– making it the first truly African zoo and aquarium conference! Hosted by the Uganda Wildlife Education Centre (UWEC) and held at the Imperial Beach Resort on the banks of Lake Victoria in Entebbe, the conference was both valuable and enjoyable. Usually a conference is judged by the number of attendees, the number of papers and the duration of the networking events. Despite fewer than 50 attendees, fewer presentations than in previous years and earlier nights, the conference was amazing. Those who made the effort to attend the conference were rewarded by very warm welcomes from the Ugandans, meaningful interactions with other delegates, inspiring presentations by people working under difficult circumstances and two fantastic field trips – one to the Ngamba Island Chimpanzee Sanctuary and one to the UWEC zoo. What the conference lacked in size, it made up for in a genuine African spirit of collaboration, communication and enthusiasm.
The post conference tour was simply AMAZING. After the 10-hour drive from Entebbe to the Bwindi Impenetrable Forest, through subsistence agriculture, huge tracts of obvious deforestation, past small roadside villages on terrible ‘roads’ complete with crazy drivers, we were ready to give up on African conservation completely. However, the warm welcome at the Buhoma Community Camp, the sun setting over the legendary forest and the hundreds of incredible bird calls were all that we needed to get our enthusiasm back. The next morning, after a short introduction and some stern words from our guide Augustine, who informed us that if we were not fit enough to climb the mountain we would be sent home to do more ‘joggings’, we set off, with an entourage of porters, guards and guides, to find the gorillas.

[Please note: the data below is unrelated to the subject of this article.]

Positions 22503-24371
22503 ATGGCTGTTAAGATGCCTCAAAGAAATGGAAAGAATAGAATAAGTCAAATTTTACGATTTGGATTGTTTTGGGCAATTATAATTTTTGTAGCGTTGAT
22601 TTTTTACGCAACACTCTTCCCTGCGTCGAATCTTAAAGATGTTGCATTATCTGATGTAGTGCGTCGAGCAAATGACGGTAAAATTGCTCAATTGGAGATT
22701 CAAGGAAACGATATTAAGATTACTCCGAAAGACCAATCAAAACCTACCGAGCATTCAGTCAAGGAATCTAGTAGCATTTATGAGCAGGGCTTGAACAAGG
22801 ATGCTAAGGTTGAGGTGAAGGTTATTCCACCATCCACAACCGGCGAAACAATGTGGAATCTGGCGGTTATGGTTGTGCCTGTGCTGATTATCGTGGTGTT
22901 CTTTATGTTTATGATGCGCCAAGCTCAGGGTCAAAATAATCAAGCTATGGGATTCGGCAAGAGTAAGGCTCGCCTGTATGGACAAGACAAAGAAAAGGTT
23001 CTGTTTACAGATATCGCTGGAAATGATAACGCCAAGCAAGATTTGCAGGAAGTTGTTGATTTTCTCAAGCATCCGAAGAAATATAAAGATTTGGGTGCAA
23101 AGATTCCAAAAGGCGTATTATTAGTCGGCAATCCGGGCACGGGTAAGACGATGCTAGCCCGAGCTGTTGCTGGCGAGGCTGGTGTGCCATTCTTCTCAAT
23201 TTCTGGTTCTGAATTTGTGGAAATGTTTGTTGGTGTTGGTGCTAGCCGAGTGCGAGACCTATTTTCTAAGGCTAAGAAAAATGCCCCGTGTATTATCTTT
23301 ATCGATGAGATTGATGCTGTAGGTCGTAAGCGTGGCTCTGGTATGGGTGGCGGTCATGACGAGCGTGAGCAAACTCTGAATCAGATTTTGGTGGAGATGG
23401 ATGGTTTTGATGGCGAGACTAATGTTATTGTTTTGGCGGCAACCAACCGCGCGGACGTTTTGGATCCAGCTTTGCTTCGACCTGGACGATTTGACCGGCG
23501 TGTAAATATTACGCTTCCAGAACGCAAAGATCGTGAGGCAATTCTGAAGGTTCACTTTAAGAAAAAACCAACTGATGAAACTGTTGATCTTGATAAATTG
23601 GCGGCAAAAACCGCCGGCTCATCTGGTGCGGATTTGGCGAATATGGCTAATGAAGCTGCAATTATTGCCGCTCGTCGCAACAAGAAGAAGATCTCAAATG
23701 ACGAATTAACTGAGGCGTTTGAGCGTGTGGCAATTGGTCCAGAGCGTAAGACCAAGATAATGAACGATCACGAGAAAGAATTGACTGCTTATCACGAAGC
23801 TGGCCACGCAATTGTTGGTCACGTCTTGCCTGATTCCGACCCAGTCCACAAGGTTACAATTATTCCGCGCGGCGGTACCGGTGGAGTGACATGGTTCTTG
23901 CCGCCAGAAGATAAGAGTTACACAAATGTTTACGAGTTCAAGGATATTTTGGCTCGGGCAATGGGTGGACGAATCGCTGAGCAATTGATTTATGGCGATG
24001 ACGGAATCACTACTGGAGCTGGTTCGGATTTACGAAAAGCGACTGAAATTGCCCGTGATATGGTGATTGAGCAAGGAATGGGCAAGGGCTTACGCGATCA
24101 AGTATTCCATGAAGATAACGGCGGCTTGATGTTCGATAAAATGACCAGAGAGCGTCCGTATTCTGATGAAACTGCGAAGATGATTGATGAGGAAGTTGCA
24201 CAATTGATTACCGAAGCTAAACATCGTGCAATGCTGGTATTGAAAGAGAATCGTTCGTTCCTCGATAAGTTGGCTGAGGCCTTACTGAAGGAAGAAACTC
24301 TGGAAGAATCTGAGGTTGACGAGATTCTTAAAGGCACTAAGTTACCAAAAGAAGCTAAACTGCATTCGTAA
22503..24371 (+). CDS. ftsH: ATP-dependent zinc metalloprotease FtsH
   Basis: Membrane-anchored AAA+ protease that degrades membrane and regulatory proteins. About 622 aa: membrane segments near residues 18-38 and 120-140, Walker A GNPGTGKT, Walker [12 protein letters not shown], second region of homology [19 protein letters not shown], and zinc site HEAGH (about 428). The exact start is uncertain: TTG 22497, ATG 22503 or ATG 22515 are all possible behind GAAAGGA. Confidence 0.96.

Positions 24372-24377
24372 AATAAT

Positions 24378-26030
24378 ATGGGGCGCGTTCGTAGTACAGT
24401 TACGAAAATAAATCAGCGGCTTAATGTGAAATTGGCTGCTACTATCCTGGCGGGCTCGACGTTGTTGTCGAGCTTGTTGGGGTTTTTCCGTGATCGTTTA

After a walk of about an hour we were told that the gorillas were in sight. We quietly, with constrained excitement, approached a young male, who sat in the path. Dr Mark Penning (CEO and WAZA new President) [WAZA is World Association of Zoos and Aquariums] moved to sit, about 5m away, also on the path. The male calmly approached Mark, sat down and, staring intently into Mark’s eyes, placed his hand on Mark’s shoulder. You could have cut the emotion in the group with a knife as we all watched this incredible incident take place. Words cannot explain our feeling of wonder, amazement, joy and sadness, as we witnessed this encounter between a wild mountain gorilla and a person. We saw the rest of the group, more young males, a mother and her eight month old youngster and the huge silverback, all calmly going about their daily routine of eating, sleeping, walking and grooming. It was an amazingly emotional experience that reaffirmed our commitment at uShaka Sea World to conservation. Africa needs Africans to care enough to do something to help conserve the amazing ecosystems and animals that make up this crazy, mixed up and ultimately incredible continent.
The uShaka Sea World team returned home with new commitment to conservation and renewed energy for our work. We are privileged to work in an industry that cares – we are proud to work for an organisation that translates caring into action for conservation!
Transformation of New York Aquarium announced